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Thursday, February 27, 2014

PSNH experiments to see if comparing energy bills will lead people to use less electricity

Some 25,000 PSNH customers are getting more information in their monthly electric bill – sometimes about themselves, sometimes about their neighborhood – as part of an experiment to see whether the practice known informally as “nudging” can reduce people’s electricity use.

Starting this month, PSNH will send some residential customers a special report about their most recent month’s power usage. About half of them, chosen randomly, will see their usage compared to their usage the previous month, while half will see their usage compared to the usage of a select group of similar neighbors. ...

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Some 25,000 PSNH customers are getting more information in their monthly electric bill – sometimes about themselves, sometimes about their neighborhood – as part of an experiment to see whether the practice known informally as “nudging” can reduce people’s electricity use.

Starting this month, PSNH will send some residential customers a special report about their most recent month’s power usage. About half of them, chosen randomly, will see their usage compared to their usage the previous month, while half will see their usage compared to the usage of a select group of similar neighbors.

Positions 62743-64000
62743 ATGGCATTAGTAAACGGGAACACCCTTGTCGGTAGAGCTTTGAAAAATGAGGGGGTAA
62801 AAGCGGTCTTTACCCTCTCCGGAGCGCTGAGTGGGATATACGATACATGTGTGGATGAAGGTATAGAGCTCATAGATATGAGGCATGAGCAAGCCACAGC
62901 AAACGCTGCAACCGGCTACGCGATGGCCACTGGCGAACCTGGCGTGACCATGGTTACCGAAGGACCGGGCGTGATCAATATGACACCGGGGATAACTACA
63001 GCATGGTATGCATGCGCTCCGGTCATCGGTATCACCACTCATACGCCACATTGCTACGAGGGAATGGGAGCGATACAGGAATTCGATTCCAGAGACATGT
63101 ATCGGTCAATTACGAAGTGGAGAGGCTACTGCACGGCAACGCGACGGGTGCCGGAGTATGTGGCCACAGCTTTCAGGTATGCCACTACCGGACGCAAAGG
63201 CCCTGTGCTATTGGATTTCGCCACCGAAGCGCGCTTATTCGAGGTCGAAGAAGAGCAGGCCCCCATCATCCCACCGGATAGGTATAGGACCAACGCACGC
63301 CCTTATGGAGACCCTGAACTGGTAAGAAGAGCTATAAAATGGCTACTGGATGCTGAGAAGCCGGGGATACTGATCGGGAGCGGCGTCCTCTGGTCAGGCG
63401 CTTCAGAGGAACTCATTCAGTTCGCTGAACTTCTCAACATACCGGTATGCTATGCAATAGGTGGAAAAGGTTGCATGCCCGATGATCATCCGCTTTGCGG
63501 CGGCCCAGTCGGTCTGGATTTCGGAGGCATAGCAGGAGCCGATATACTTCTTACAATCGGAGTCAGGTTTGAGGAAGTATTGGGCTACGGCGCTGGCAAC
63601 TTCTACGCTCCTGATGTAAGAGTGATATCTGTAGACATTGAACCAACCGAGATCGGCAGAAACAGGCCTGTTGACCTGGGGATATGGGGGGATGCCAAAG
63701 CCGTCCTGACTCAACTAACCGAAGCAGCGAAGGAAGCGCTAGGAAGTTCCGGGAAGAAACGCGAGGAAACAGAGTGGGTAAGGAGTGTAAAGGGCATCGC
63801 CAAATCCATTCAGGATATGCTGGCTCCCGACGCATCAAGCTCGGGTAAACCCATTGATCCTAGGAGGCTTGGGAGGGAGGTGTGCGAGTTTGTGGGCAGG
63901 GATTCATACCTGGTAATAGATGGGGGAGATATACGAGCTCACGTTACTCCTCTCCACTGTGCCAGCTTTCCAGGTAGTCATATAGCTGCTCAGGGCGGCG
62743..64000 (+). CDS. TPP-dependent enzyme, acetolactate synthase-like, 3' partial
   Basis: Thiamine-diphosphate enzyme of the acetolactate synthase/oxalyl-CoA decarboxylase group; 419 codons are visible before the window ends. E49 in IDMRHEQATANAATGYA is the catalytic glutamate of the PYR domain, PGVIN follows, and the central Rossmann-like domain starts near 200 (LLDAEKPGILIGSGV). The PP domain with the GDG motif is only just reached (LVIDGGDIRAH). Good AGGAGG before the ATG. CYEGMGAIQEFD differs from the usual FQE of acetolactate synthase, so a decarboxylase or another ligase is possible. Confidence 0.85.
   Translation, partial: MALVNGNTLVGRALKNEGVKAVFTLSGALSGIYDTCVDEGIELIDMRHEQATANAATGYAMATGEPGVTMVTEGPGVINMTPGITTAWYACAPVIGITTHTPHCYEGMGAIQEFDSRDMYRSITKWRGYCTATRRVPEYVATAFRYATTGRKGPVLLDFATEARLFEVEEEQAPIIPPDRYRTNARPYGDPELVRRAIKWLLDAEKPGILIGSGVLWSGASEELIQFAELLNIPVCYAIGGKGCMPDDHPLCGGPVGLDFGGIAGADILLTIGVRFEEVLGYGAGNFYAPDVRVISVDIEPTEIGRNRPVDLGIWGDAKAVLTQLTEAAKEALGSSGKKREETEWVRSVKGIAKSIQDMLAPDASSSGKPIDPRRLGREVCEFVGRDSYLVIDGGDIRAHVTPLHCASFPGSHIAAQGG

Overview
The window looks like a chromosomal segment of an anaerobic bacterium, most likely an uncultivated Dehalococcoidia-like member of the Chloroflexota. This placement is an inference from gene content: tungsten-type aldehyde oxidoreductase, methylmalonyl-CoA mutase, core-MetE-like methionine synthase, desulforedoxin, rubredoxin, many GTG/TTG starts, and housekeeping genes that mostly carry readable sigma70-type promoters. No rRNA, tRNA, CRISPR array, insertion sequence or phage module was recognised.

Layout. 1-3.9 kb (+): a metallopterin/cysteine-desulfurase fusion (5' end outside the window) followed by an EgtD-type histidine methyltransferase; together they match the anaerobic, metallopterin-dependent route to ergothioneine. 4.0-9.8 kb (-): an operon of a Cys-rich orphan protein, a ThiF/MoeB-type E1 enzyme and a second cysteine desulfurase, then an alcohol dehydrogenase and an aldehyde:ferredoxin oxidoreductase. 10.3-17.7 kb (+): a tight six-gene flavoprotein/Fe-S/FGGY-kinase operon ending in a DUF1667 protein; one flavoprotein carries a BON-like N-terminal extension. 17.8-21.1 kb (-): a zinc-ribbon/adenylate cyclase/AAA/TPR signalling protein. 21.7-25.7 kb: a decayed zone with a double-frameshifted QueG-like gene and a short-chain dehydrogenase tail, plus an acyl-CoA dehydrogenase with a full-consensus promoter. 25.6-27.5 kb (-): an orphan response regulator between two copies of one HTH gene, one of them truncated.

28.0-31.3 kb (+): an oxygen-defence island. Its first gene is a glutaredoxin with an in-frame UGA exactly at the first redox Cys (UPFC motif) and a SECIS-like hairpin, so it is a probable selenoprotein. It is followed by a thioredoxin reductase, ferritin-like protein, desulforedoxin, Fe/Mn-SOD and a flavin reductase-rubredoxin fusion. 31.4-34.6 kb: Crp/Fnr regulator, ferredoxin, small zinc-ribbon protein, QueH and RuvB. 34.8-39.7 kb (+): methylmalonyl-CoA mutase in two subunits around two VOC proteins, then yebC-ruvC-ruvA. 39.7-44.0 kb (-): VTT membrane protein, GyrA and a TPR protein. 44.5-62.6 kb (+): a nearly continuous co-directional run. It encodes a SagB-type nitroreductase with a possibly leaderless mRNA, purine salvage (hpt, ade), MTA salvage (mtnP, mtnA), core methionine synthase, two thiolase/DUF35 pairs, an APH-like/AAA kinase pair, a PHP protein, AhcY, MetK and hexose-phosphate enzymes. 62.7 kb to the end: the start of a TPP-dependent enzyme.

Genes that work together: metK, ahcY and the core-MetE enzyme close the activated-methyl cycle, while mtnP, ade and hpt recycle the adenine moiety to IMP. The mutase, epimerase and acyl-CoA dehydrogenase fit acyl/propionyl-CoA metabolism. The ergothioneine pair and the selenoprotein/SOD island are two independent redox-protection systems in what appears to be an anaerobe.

“We want to see which is the most effective, what people react to,” said Michael Skelton, spokesman for PSNH.

Of particular interest will be the effect of comparisons with similar residents nearby, known by researchers as “peer comparison feedback.” The comparisons are not to individual homes but to aggregated data about residents in the area with similar energy usage.

It has been shown to have a noticeable effect on people’s habits. A 2009 study by the National Bureau of Economic Research, for example, found that people in California and Washington state cut electricity or natural gas use by 1 to 2 percent when shown that other homes nearby were more efficient.

PSNH wants to see if it will work here.

“That’s part of what we want to measure and experiment: letting customers know how nearby homes are doing. It may get them interested: ‘What do they have that I don’t have?’ ‘What practices are they doing that I’m not?’ ” Skelton said.

The Home Energy Report project will run for 12 months and be evaluated, he said.

A few utilities around the country have run similar programs, part of a broader approach to public policy known informally as “nudging,” in which giving people more information, or even presenting existing information or existing choices in different form, can lead them to change some behaviors.

The concept is known to the public largely through a book called “Nudge: Improving Decisions about Health, Wealth and Happiness.” It was so influential that the British government established a Behavioral Insights Team that was widely called the “Nudge Unit,” to alter government practices in that country to make them more effective.

The PSNH reports are put together by a company called Opower, whose president, Alex Laskey, gave a talk titled “How Behavioral Science Can Lower Your Energy Bill” at the 2013 TED talks.

As part of the Home Energy Report program, customers will have access to an interactive Web portal in which they can review efficiency tips, conduct an automated 30-second home energy audit, and develop a savings plan.

Some customers also will be eligible to earn rewards, like gift cards, based on energy savings they achieve.

David Brooks can be reached
at 594-6531 or dbrooks@nashua
telegraph.com. Also, follow Brooks on Twitter (@GraniteGeek).